“The Four Loves” contains the original BBC recordings, of C.S. Lewis himself, reading the notes that would become the book, The Four Loves. The writing and speaking are both top-notch, and the book’s structure allows Lewis’s most important points to be naturally emphasized. Unfortunately, this edition is marred by a mediocre and off-putting contemporary Charles Colson.
The “four loves” of the title are the four concepts Lewis states are included int he English word “love.” In Greek, these are termed
- Storge- empathy or affection
- Philia – friendship
- Eros – Romantic love
- Agape – Christian or self-giving Love
Storge, Philia, and Eros and described in detail, and then Agape is described in relationship to them. Each of the first three loves have unquestionably positive aspects, such as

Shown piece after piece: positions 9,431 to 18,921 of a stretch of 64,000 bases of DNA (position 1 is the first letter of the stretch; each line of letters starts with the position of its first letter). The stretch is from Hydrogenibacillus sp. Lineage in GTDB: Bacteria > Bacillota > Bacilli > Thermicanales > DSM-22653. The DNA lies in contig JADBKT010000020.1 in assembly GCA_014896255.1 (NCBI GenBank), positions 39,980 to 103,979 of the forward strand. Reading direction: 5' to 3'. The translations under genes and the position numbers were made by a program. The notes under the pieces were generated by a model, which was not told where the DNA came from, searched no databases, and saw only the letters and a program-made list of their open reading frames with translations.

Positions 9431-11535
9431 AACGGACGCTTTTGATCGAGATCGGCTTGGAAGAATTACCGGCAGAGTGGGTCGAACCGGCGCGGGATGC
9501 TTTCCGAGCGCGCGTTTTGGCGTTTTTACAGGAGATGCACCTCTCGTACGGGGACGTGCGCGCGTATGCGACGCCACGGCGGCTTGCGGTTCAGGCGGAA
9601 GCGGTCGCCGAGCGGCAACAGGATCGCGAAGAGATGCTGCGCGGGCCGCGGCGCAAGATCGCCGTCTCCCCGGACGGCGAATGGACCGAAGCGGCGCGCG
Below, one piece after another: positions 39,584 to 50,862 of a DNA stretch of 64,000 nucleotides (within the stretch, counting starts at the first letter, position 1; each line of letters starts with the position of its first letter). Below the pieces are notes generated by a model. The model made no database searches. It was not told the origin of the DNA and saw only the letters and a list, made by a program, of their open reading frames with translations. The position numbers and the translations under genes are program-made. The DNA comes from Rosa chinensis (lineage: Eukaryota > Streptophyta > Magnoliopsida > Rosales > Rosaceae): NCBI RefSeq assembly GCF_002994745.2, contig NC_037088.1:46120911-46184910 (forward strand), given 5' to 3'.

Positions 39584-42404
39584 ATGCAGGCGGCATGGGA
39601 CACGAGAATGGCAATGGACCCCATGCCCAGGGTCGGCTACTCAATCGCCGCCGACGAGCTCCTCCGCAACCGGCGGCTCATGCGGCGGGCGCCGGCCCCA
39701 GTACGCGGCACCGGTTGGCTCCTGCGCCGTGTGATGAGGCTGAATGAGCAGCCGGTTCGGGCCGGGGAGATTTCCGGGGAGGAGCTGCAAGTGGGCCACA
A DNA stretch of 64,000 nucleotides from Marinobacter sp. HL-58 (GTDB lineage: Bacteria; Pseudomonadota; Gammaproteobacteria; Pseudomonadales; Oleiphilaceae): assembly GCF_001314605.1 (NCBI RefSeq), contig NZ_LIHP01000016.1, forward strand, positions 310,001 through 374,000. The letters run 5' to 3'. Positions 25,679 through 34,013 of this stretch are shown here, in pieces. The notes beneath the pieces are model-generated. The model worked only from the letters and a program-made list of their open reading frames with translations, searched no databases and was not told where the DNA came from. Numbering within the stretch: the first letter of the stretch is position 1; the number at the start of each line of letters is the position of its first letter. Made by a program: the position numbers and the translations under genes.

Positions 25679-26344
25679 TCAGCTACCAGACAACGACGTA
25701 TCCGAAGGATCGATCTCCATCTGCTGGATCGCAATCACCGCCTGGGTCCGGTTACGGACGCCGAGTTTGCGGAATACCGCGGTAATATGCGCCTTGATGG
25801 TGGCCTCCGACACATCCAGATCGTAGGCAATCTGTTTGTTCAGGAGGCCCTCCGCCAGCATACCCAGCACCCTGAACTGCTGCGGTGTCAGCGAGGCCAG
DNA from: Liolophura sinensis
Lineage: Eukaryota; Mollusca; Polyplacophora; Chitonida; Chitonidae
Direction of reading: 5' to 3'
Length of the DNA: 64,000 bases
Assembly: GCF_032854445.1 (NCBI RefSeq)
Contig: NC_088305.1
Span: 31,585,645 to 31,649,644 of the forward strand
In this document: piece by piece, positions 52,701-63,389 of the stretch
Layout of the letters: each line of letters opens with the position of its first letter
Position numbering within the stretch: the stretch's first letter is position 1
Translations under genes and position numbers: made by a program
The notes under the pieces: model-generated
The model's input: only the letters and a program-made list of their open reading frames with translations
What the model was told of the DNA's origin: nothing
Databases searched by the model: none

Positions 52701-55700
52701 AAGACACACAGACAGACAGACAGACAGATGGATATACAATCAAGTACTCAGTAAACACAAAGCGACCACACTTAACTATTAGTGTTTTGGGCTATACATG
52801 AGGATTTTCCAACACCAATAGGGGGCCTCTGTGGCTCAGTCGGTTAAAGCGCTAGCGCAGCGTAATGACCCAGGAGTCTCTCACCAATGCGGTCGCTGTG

- Storge’s automaticity and love in spite of faults
- Philia’s great empathy and desire for the “naked personality”
- Eros’s intentionality and desire for the “naked personality”
but each has a dark side,
- Storge seeks to cripple the ones we love, and itself becomes a devouring mother or a tyrannical father.
- Philia will walk with a beloved into hell – friendship gives us the ability to become saints or monsters, no matter what the world thinks
- Eros flees arbitrarily, and is treated as a false god, an idol
But in agape, all these types of loves are completed. Storge, Philia, and Eros are lesser-dimensional shadows or transpositions of Agape. They point to Agape, they are completed by Agape, and they can become themselves through Agape.
Unfortunately, the Audio edition I listened to is inexplicably guided by late Nixon White House Counsel Charles Colson. I know nothing about Colson’s work or history (Beyond what he gives in his own introduction), but his inclusion here is bizarre. Lewis already is a popularizer, and Colson cannot be expected to make Lewis’s words easier to understand.
I read The Four Loves by C.S. Lewis in the Audible edition, narrated by the author.